What is most interesting about Felix Greene’s new film—Inside North Vietnam, now showing in New York and theatres throughout the country—is that, for all its claims to truthfulness and humane feeling, it employs a strategy of propaganda not radically different from that of the Bell Telephone Hour, and thereby renders itself useless as the documentary it purports to be.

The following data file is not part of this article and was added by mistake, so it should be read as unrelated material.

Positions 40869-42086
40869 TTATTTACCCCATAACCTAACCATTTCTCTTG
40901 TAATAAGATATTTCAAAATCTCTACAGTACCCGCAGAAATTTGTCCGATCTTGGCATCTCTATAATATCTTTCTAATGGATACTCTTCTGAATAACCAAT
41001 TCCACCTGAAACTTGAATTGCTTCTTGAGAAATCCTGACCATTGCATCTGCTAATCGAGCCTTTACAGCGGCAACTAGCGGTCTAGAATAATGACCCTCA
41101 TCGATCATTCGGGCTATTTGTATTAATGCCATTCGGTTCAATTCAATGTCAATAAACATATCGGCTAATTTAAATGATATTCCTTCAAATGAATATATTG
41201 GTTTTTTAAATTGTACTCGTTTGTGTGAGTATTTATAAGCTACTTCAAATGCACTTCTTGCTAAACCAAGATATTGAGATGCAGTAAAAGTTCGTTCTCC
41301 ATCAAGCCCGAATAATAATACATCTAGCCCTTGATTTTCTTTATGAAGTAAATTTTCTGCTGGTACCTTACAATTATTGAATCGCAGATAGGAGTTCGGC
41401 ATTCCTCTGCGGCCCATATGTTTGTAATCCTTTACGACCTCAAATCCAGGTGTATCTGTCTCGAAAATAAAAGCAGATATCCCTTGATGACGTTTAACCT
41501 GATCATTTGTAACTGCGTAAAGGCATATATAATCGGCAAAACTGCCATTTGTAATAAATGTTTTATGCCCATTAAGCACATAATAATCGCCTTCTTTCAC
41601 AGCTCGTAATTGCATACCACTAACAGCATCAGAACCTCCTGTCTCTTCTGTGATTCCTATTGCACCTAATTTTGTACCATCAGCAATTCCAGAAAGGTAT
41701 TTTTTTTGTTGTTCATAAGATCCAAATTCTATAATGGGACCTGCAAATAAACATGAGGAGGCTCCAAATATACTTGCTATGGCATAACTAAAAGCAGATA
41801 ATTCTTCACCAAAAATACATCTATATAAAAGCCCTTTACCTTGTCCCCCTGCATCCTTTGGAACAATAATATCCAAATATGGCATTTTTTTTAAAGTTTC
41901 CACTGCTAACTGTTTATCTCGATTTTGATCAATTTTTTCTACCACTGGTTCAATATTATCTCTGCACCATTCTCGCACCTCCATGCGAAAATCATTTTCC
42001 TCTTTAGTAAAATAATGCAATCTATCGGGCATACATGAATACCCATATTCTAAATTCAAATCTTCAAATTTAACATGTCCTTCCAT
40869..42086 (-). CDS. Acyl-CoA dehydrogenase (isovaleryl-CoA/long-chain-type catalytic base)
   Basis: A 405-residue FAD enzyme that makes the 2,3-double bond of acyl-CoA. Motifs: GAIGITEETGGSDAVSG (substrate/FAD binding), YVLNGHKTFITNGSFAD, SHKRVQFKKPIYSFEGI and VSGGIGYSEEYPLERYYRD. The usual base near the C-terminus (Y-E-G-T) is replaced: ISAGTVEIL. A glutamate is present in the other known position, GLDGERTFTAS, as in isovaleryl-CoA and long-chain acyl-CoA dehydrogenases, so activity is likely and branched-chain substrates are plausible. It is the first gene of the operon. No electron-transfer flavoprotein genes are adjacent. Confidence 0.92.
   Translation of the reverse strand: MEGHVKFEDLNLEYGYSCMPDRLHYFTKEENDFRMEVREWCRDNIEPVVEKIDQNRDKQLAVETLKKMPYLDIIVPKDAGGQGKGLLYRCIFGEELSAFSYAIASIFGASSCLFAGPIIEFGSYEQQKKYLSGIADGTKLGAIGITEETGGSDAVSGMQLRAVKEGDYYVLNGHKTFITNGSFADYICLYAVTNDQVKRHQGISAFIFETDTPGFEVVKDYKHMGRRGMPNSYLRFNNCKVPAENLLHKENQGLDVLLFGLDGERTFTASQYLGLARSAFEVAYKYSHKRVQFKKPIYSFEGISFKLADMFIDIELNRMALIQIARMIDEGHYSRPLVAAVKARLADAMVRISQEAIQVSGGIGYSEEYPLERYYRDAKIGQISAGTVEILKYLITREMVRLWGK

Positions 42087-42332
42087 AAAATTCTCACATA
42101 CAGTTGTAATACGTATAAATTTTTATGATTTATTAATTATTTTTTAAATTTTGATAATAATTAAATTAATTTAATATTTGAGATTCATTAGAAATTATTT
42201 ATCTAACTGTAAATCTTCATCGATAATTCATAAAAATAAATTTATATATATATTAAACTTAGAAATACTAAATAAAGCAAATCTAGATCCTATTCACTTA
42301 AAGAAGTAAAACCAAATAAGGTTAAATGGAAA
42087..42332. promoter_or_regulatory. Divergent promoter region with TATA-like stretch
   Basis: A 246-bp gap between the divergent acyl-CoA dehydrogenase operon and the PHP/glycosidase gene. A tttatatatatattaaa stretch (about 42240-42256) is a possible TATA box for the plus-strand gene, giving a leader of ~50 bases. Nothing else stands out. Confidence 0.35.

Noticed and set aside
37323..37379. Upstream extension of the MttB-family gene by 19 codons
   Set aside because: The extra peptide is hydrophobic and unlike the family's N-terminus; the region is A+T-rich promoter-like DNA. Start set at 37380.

Mr. Greene has taken his camera and produced a montage of half-truth, almost embarrassingly simplistic in his obvious yearning to make a point that is by now common currency. He has thereby perverted his intention, which was presumably to show the North Vietnamese as they are suffering, into a piece of ideological trumpetblaring. Mr. Greene’s method was to interview workers and peasants, a colonel, the Prime Minister, and a captured American flyer, in an effort to “present” their viewpoint to an American audience. Unfortunately, the result is that thanks to both stilted questions and a rather too obvious staging, what emerges is a Prime Minister and a young worker saying virtually the same things in the same language, and an interviewer who looks more the fool for his hyper-sincerity and eager agreeableness. The only in...
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